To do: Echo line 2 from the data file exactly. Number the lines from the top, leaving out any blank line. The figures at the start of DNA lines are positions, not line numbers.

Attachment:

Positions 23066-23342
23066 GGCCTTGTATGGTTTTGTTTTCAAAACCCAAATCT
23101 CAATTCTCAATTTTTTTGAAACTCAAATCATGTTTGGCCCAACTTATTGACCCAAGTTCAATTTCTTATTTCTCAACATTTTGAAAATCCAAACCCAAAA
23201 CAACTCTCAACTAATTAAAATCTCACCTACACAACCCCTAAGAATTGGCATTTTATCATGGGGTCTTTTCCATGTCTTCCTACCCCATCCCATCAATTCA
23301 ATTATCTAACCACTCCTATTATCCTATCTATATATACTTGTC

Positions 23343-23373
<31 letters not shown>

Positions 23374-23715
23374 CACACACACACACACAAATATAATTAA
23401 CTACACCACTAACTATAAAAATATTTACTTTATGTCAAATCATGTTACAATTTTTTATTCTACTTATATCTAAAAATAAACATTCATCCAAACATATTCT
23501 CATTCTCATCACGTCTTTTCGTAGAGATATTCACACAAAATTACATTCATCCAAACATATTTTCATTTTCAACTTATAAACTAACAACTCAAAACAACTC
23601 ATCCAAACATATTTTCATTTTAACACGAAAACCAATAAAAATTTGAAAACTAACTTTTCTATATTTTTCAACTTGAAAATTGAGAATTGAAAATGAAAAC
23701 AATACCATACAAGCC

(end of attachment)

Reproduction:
23066 GGCCTTGTATGGTTTTGTTTTCAAAACCCAAATCT